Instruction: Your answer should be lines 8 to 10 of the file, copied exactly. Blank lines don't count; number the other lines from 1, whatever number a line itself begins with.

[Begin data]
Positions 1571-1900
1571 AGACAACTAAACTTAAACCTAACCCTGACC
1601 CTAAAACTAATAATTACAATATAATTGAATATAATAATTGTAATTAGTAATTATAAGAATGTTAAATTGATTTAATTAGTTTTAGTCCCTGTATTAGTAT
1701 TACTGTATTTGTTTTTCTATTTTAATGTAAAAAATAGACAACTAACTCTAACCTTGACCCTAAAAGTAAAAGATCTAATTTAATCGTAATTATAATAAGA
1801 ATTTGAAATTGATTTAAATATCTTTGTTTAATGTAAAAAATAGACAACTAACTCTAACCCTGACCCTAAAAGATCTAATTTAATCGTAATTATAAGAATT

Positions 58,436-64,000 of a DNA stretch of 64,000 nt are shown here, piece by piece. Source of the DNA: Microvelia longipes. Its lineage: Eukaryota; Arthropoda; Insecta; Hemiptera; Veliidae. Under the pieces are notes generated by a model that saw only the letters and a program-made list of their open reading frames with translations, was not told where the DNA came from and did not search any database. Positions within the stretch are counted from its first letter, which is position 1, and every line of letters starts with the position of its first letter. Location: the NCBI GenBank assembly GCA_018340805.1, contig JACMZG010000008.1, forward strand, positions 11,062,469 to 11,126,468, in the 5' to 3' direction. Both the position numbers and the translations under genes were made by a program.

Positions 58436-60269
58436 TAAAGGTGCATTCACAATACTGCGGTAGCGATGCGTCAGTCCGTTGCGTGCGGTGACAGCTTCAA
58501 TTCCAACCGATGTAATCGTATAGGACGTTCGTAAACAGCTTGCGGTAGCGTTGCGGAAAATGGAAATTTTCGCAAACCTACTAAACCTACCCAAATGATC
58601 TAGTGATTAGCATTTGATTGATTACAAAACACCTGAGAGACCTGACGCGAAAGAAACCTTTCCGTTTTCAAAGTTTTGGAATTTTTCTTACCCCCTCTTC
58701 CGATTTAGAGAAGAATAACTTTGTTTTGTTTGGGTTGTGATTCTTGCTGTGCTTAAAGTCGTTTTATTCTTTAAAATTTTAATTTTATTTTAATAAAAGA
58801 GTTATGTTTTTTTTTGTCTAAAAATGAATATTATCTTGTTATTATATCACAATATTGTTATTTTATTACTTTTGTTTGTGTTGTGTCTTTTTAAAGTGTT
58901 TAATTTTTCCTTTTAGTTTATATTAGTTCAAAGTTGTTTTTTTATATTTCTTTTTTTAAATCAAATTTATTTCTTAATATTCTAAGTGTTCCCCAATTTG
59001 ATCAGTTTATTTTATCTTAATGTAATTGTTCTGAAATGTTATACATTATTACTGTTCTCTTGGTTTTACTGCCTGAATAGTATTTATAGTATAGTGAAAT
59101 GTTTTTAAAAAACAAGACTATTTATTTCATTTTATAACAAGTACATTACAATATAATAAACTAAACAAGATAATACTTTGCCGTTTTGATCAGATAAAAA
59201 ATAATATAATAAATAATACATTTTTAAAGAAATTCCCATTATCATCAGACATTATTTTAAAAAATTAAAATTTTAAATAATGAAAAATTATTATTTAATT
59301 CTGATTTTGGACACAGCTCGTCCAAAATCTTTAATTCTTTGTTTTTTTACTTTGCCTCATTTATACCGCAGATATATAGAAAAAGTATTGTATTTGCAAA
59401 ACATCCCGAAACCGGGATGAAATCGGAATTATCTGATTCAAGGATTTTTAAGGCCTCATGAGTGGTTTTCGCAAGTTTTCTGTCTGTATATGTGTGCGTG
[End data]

58436 TAAAGGTGCATTCACAATACTGCGGTAGCGATGCGTCAGTCCGTTGCGTGCGGTGACAGCTTCAA
58501 TTCCAACCGATGTAATCGTATAGGACGTTCGTAAACAGCTTGCGGTAGCGTTGCGGAAAATGGAAATTTTCGCAAACCTACTAAACCTACCCAAATGATC
58601 TAGTGATTAGCATTTGATTGATTACAAAACACCTGAGAGACCTGACGCGAAAGAAACCTTTCCGTTTTCAAAGTTTTGGAATTTTTCTTACCCCCTCTTC